DO NOT RELY ON THESE LEGAL OPINIONS AND OBSERVATIONS WHEN REPRESENTING YOURSELF IN COURT. THESE ARTICLES ARE NOT MEANT TO COMPENSATE OR EFFECUATE LEGAL REPRESENTATION. YOU SHOULD AND MUST CONTACT AN ATTORNEY AND DISCUSS WITH HIM OR HER THE CONSEQUENCES OF ANY AND ALL IDEAS, STATEMENTS, OPINIONS, EXPRESSIONS OR OTHERWISE STATED ON THIS SITE. HOPE TO SPEAK WITH YOU SOON.

Common Drug Crime Defenses: Some You Know And Some You May Not

There are times when controlled substances and/or drugs crimes are accepted within society these days. Those accepted moments comes when those around the individuals are okay with the use and/or partaking iof the drug question. Moreover, another common time where individuals are allowed to use a controlled substance is when he or she has a valid license or proper authorization to use said drug. These are the most common drug crime defenses within Michigan, especially now because of the Michigan Medical Marihuana Act (aka MMA). The MMMA is an ideal drug crime defense for those found with or using marihuana.

Of course, the individual’s conduct must be in compliance with the his or her license or prescription in order to avoid prosecution. For example, an individual could still be charged with driving under the influence if he or she is over the limit or maxed out on a painkiller or some other drug that he or she has a valid prescription for, yet drug crime defense could still be applicable depending upon the individual’s case.

In order to be convicted of a drug crime an individual must actually possess the substance in question, and thus another drug crime defense becomes apparent. Possessing something can consist of two variation of “possession.” This is known as actual and constructive possession. Constructive possession is the idea that the individual charged has the ability to possess or control the substance. The idea and legal term can even bring about a conviction for an individual who is not the true owner, but still has the ability to possess and does possess it. Remember, if the individual has authority to possess the substance he or she will simply have to prove that fact to avoid prosecution, unless the act is performed outside the limitations set by statute.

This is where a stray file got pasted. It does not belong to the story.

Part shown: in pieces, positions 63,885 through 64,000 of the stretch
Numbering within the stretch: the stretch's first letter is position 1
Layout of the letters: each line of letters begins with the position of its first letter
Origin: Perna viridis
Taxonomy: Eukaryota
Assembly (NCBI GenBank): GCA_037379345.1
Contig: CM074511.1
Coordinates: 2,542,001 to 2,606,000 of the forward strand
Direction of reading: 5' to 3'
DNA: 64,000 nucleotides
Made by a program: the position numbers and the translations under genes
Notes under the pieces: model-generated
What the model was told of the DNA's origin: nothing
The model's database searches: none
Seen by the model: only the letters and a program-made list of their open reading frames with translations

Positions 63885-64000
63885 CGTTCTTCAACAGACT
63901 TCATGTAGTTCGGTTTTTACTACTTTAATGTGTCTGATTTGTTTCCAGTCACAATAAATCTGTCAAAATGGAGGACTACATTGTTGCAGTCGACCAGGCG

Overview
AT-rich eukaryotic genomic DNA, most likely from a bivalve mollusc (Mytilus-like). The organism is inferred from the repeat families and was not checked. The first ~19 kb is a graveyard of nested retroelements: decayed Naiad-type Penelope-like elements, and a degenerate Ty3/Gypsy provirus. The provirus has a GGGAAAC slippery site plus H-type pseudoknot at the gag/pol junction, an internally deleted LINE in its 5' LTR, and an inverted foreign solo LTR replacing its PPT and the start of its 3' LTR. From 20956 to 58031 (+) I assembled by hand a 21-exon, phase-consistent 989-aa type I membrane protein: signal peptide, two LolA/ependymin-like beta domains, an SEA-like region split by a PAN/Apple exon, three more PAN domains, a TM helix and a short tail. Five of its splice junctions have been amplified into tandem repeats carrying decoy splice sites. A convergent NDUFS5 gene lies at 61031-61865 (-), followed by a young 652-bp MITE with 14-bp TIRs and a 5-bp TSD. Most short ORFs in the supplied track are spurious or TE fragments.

Other possible drug crime defenses are substantively and factually based. Meaning, for example, if the police officers involved in a suspected criminal investigation and searched an individual’s car in violation of his or her Constitutional rights then something can be done, i.e. a drug crime defense used. The fruit of that violation will bring about a poison for the prosecutor’s case-in-chief because of what will happen to his evidentiary support involving that particular case. This poison would bring about suppression of any and all evidence obtained after the point of the illegal search of the individual vehicle.

In the end, when controlled substance charges are involved in your case you need to make sure you hire an attorney who understands the importance of how this affects you and who knows those common drug crime defenses that could assist you and your criminal matter. Did you know that drug convictions can and will bring about drivers license sanctions? These types of crimes are when you need someone to lean on. Lean on Josh Jones, he is here for you and always has your back.

DO NOT RELY ON THESE LEGAL OPINIONS AND OBSERVATIONS WHEN REPRESENTING YOURSELF IN COURT. THESE ARTICLES ARE NOT MEANT TO COMPENSATE OR EFFECUATE LEGAL REPRESENTATION. YOU SHOULD AND MUST CONTACT AN ATTORNEY AND DISCUSS WITH HIM OR HER THE CONSEQUENCES OF ANY AND ALL IDEAS, STATEMENTS, OPINIONS, EXPRESSIONS OR OTHERWISE STATED ON THIS SITE. HOPE TO SPEAK WITH YOU SOON.

MICHIGAN DRIVERS LICENSE SANCTIONS

Suspensions:

Definition: The privilege to drive is suspended for some definitive period of time (generally one year or less), and they typically restored after suspension period without the necessity of a DAAD hearing. However, depending on the charge and the individual’s driving record and criminal history

Most Common Drivers License Sanctions by Offenses:

  • OWI First Offense; OWI High BAC
  • Possession of Controlled Substances, including marihuana
  • Point Accumulation
  • Routine/Temporary Medical Issues

Revocations: